Common File Types and When to Use Them

Pixels are squares of color that help create a larger image. Think 1980’s atari, which used a larger grid of pixels to create a simple image.

Pixels are squares of color that help create a larger image. Think 1980’s atari, which used a larger grid of pixels to create a simple image.

File types can often seem like a coded language that only designers and developers use, but there are a few common rules that can both help you as a consumer figure out what files you need to receive from your creator and help you see the logic behind any files they are asking you for.

At the top level, there are two types of files: Raster and Vector. Raster files are those which use pixels to make up the image (or the print equivalent of dots per inch a.k.a. DPI). On the other hand Vector images are images made up of, in a broad sense, math. These files translate mathematical information into a shape and use points and curves to create an image.

A quick way to tell if an image you are viewing is Raster or Vector based is to zoom into the image as far as you can. Does the image look grainy or pixelated? Then it’s a raster image. Does the image look just as clear and crisp at 500% as it did at 100%? Then it’s probably a vector.

Rastor

PhotoShop (*.psd)

PhotoShop files are generally considered a “working file,” or the file that a designer will create the initial design or adjust a photo within. It is common for the designer to give a client the working files at the end of a project, and I encourage you to ask for them whenever possible. This allows you to make updates yourself if you are able, or to hire another designer if your relationship with the current designer doesn’t last.

Photoshop files are generally very large as they hold a lot more information than other raster files, and are not recommended to be used for anything other than editing. One of the other rastor file types are prefered for final pieces and for inserting within other file types.

Jpeg (*.jpg)

Jpegs (or jpgs) are most commonly used for digital projects such as emails, online ads, and websites. Jpegs cannot be transparent, and are not recommended for files that you plan to re-save frequently This is because jpegs are “lossy” files. Lossy files are generally smaller file sizes, ideal for web, but they lose resolution over time as they are recompressed upon saving.

Transparency is when a file has an area without any color and can be seen through like a window. Colors can also be partially transparent, like a filtered window.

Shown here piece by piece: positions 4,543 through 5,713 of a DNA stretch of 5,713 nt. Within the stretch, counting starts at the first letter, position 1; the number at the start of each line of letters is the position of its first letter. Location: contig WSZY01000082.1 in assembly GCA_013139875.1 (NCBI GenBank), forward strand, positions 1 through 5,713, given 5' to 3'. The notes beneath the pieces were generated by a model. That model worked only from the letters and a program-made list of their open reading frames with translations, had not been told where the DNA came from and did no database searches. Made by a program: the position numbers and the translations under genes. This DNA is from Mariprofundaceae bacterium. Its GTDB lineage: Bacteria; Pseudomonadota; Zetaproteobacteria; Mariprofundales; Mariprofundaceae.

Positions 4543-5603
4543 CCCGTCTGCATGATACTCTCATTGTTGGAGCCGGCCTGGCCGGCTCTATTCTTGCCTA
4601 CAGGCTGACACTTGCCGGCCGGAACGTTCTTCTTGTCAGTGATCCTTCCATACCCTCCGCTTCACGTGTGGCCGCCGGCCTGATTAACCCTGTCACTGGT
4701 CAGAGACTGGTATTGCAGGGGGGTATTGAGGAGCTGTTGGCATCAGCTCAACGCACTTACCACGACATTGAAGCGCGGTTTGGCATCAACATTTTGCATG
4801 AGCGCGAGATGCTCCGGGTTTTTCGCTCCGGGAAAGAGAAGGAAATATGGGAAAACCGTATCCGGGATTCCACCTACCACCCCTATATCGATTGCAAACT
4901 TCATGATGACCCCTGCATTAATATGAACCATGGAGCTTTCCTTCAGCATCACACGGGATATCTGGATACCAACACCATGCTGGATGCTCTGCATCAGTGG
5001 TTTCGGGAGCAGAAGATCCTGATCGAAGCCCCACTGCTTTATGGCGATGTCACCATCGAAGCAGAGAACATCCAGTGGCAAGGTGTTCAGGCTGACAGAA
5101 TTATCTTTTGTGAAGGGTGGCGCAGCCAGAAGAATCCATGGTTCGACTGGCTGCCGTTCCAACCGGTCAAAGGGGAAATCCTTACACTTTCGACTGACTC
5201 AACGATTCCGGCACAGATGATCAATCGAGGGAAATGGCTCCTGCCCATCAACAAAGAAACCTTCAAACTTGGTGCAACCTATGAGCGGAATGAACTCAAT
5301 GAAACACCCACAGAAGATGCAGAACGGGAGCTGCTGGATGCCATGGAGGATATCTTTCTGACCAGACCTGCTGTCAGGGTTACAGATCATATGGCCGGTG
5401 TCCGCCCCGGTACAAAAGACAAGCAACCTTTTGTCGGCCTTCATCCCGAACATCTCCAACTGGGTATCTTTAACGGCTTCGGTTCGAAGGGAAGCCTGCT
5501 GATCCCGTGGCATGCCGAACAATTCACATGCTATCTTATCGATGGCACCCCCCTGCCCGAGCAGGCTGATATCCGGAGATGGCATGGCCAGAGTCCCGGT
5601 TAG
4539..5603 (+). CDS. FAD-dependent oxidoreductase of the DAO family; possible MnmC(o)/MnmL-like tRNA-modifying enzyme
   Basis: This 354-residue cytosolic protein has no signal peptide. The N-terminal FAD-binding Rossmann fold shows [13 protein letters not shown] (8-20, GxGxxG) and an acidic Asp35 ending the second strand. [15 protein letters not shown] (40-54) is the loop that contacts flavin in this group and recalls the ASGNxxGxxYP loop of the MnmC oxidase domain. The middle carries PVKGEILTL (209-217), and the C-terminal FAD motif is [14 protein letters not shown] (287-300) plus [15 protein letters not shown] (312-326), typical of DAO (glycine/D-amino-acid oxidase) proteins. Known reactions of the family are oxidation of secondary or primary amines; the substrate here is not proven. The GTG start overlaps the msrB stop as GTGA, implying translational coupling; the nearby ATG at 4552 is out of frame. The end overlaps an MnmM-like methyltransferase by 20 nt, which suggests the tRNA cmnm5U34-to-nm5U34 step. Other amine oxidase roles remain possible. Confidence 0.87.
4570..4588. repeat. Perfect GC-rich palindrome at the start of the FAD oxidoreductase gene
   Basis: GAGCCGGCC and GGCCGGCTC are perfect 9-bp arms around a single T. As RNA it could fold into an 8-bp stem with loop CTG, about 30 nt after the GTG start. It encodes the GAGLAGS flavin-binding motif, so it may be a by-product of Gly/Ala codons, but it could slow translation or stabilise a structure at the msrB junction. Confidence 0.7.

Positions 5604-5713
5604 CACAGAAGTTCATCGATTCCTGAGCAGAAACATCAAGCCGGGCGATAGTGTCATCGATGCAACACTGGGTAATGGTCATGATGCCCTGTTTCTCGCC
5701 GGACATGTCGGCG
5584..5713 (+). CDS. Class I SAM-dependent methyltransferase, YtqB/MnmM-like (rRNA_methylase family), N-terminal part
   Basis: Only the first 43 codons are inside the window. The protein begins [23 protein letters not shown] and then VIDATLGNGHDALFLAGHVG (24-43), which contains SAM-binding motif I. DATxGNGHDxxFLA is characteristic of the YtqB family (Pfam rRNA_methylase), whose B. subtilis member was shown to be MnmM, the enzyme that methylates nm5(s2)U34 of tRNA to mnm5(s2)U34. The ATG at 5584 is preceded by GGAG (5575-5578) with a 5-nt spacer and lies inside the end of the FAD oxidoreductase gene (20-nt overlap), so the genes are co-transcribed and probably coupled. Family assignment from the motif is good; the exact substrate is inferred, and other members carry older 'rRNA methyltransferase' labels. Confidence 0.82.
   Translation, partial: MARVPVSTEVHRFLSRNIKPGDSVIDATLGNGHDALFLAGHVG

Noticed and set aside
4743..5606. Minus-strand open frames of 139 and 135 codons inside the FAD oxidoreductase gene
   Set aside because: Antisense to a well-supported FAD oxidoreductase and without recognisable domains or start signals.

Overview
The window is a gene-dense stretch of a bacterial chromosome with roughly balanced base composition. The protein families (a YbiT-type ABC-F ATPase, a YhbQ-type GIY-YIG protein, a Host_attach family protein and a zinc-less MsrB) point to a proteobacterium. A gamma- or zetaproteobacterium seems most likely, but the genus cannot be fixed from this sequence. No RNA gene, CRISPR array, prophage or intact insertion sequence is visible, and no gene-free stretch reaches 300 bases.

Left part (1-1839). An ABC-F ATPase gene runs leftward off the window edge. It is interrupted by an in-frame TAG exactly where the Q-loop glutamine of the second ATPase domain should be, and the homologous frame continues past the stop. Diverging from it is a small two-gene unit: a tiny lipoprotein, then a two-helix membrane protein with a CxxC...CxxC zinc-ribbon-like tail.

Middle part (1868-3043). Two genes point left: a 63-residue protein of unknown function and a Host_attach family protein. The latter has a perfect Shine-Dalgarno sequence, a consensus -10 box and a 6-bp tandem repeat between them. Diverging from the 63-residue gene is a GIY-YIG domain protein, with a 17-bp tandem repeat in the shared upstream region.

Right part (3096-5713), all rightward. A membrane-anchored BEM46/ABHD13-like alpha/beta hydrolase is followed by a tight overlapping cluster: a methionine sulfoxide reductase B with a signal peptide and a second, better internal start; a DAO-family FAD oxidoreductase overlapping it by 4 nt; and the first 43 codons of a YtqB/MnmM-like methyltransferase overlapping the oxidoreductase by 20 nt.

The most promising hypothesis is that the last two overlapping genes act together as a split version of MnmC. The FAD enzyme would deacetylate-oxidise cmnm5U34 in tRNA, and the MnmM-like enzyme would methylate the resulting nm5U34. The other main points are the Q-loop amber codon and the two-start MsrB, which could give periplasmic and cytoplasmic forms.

PNG (*.png)

PNG files are lossless files (files that do not lose resolution when re-saved) that are commonly used for print and for digital files which require transparency. PNG files are smaller than Tiffs (see below), but larger than a jpeg. They are prefered for inserting within print pieces and for digital logo files.

Tiff (*.tiff)

Tiff, like a PNG, is a lossless file type that can have transparency and is not compressed. The major difference between PNG and Tiff is that, like a PhotoShop file, a Tiff can save layers to be edited again later. Tiff files are often used by professionals for print work, and have the largest non-photoshop file size.

Vector

Illustrator (*.ai)

Like a PhotoShop files, Illustrator files are the working files of vectors. While other vector files can be edited in illustrator or other vector editing programs, Illustrator files hold the most information. These files should not be inserted within another file and a printer will rarely want the full Illustrator file, preferring to work with the smaller EPS or PDF files.

EPS (*.eps)

EPS files are often the file product of an Illustrator file, and are very common for final logo files. They can be opened either in an illustration program like Illustrator, in a PDF viewer, or in a browser. This is the prefered file type for a vector image that is being inserted within another file. Often designers will request an EPS of your company’s logo, so having one on file is always a good idea.


PDF (*.pdf)

PDFs are not necessarily vectors, as they can simply be images saved in a PDF format, but often print files are saved as PDFs to be sent to the printer and client. These PDFs can include printing information such as crop marks, embedded fonts and colors, and bleeds. Most printers prefer to work from a PDF. There are also many other features that a PDF can offer, such as fillable form fields and locked files.

SVG (*.svg)

An SVG is essentially a digital EPS. When you want to use a graphic on a website, such as a logo, but aren’t sure what size you want it to be a SVG can be a good option, however they are not the standard. An SVG is also easy to view in your browser, where other file types may be difficult for a client to open on their end.


Didn’t get all of that, or don’t want to keep track of it? Here’s a quick list to help simplify it:

Jpegs for digital

PNG for print

EPS for logos

PDF for print files

Erin Trampel